Looking back on the past two posts about K: Missing Kings and Hiroki Azuma’s Otaku, I realize now how confusing Azuma’s “Theory of Database Consumption” is. This post will attempt to straighten out his theory and how it is a starting point to understand fandom studies and perhaps fujoshi consumption.
When Azuma introduces his database consumption theory, he first mentions Ostuka Eiji’s Theory of Narrative Consumption, an 1989 book among the first to discuss otaku in an academic arena.
Here is a break down of this theory of narrative consumption:
-Media, be it be it books, anime, etc, draws from a “grand narrative”
-A “grand narrative” comprises of larger ideologies, settings, and world-views that shapes how the consumer interprets the world
-The media acts as packets of a “smaller narrative,” though at times, they posit themselves as a “grand narrative” in and of itself
-To gain a grasp of the larger “grand narrative,” otaku consumer these smaller narratives that act as gateways to the larger narrative
-Derivative works, for example doujinshi, operates within the same scope of original work’s worldview in order to be counted in a gray space between “real” and “fake.”
-The rise of derivative works, i.e. simulacra (see this link for an explanation) blue the line between “real” and “fake” so long as the work operates with the same worldview
For an example…take Pokemon. With each Pokemon version, we are buying a “narrative,” a game mediates how we view the world (or at least the video game world.) However, there are multiple versions of Pokemon games, and each game is really a small part of the bigger Pokemon world.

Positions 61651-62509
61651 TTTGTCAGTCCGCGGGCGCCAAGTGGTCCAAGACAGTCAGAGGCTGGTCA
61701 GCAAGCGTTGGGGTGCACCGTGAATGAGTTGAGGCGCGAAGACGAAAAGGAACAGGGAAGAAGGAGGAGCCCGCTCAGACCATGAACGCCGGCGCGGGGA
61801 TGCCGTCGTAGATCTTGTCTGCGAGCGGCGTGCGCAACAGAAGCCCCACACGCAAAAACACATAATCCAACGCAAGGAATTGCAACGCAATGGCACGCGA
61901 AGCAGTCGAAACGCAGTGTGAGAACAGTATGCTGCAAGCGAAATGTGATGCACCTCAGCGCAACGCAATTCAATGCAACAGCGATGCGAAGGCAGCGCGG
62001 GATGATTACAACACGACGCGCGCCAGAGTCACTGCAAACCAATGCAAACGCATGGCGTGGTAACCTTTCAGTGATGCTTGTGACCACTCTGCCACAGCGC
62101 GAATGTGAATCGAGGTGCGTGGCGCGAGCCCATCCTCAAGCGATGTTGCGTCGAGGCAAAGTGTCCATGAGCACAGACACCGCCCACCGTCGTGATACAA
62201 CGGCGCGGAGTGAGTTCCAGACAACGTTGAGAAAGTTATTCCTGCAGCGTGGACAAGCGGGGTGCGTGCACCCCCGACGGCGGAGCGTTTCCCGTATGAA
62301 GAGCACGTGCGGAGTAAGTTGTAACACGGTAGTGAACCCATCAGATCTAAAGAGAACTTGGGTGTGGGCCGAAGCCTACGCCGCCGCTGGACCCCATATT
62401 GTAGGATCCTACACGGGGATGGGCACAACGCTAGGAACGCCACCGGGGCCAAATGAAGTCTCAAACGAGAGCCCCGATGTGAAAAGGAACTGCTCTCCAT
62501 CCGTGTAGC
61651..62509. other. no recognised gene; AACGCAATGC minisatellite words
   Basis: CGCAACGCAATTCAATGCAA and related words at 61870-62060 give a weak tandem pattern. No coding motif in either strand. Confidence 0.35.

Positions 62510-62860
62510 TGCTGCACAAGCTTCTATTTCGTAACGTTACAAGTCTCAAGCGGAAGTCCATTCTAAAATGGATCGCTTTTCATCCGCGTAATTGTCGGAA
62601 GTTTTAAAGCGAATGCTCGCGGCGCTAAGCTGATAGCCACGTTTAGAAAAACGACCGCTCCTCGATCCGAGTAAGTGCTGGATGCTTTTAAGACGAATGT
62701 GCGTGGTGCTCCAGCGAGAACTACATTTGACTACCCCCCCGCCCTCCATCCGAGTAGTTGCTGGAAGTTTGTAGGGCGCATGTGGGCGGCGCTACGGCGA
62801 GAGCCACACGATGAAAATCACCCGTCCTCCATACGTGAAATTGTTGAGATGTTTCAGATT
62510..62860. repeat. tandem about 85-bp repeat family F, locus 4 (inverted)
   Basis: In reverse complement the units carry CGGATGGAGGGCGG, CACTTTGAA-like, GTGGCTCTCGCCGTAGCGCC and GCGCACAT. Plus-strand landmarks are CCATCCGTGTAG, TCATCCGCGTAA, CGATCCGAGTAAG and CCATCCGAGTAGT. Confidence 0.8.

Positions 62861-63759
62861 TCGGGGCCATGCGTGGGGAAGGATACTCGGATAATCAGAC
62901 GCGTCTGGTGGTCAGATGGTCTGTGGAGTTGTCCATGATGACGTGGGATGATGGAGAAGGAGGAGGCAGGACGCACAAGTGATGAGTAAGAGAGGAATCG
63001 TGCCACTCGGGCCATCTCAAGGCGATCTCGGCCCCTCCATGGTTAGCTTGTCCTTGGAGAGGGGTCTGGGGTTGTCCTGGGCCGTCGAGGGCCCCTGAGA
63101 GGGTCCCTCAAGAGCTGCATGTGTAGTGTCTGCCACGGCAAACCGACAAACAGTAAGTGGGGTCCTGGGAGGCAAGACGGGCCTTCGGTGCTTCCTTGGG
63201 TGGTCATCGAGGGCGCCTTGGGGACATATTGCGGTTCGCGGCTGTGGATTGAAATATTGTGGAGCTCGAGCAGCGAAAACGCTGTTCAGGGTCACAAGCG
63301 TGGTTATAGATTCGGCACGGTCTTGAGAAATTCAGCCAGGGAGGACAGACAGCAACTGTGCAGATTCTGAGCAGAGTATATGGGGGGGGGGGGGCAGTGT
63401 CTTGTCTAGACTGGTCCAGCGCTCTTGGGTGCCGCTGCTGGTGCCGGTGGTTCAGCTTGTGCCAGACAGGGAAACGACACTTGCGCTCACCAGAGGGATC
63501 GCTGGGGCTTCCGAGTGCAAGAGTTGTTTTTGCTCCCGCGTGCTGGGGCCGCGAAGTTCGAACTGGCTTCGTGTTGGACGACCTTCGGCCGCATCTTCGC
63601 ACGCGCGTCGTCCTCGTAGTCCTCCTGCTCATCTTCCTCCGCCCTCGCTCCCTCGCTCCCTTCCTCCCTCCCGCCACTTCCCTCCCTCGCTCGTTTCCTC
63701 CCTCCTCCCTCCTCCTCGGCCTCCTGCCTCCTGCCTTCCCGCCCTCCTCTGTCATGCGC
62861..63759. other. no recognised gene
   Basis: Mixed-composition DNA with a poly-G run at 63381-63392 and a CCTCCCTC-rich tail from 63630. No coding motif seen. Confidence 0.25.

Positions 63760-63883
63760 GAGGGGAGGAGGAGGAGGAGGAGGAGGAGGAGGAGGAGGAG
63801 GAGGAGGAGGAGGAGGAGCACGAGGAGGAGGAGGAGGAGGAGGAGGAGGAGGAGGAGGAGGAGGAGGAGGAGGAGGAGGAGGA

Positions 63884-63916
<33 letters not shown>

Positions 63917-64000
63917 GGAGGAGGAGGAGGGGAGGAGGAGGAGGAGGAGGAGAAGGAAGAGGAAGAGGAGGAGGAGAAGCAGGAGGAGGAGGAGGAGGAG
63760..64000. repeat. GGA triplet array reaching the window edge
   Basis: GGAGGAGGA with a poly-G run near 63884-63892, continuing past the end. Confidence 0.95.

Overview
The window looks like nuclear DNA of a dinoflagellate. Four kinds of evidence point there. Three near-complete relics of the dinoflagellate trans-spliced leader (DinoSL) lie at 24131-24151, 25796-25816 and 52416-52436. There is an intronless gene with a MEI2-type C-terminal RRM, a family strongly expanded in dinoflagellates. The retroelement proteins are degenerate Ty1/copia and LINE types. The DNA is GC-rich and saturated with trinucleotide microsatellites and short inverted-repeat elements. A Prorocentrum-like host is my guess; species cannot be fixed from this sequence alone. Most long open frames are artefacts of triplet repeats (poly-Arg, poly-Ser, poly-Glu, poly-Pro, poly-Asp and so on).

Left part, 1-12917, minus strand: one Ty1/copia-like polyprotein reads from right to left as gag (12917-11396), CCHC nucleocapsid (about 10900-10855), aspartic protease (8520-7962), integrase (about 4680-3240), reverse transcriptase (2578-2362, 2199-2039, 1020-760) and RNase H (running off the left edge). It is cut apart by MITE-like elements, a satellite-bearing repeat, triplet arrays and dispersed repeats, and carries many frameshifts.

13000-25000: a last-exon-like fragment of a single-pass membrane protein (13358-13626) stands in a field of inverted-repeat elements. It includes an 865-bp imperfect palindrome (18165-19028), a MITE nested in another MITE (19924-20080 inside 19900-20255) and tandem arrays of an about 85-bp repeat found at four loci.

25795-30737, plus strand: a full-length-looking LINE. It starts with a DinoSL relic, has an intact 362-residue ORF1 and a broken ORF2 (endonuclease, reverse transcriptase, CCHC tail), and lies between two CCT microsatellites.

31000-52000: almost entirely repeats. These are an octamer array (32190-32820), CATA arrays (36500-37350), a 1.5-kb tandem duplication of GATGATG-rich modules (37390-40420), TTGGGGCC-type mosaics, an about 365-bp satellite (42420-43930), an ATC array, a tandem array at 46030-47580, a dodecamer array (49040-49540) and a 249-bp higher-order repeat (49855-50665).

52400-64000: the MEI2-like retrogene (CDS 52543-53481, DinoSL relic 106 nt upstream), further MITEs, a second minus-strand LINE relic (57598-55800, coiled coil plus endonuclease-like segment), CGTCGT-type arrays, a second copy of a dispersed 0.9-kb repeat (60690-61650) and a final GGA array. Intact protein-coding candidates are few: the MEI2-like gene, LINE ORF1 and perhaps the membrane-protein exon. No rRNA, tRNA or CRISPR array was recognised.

With narrative consumption, meaning is predetermined by the grand narrative. However, Azuma worked in an era during the 1990s when ideas of the “grand narrative” began to deteriorate with the popularization of postmodernism (see here for an explanation of postmodernism). Azuma instead operates with the idea that meaning is determined by the consumer “reading up” the database. Here is a breakdown of Azuma’s theory of database consumption.
-Database consumption arises with postmodernism
-Database consumption or the database model has a double layer, the first layer consisting of a “database” of information, or more concretely, traits or motifs
-The second layer are the former “small narratives,” or media that uses various parts of the database
-The consumer, who both gives meaning to the bits of information in the database and consumes these bits, reads these “small narratives” and gives meaning to it
-Agency lies in the consumer, and so derivative works do not need to align themselves with the “worldview” of its origin and instead gain its own meaning from the consumer
-The consumers desires can be mediated by the database, or in other words, tastes can be categorized and articulated by components of the database.
Working from this view, let’s look at Tiger and Bunny doujinshi. More often than not, these works have very little to do with the original Tiger and Bunny anime series. However, these works are still recognized by consumers as a viable and purchasable work because it is deemed worthy by the consumer and fits their desires mediated by the database. Such as the fujoshi who prefers Barnaby x Kotetsu. She turns to doujinshi that fit her tastes and determines the work’s meaning and importance through consumption and “reading up” the database components that would be in this case a specific coupling or how the characters are drawn.
Hopefully this clears up Azuma’s theory…for more on this, check out his book Otaku: Japan’s Databse Animal. It is a bit dated and neglects female fujoshi, but a surprising palpable academic work.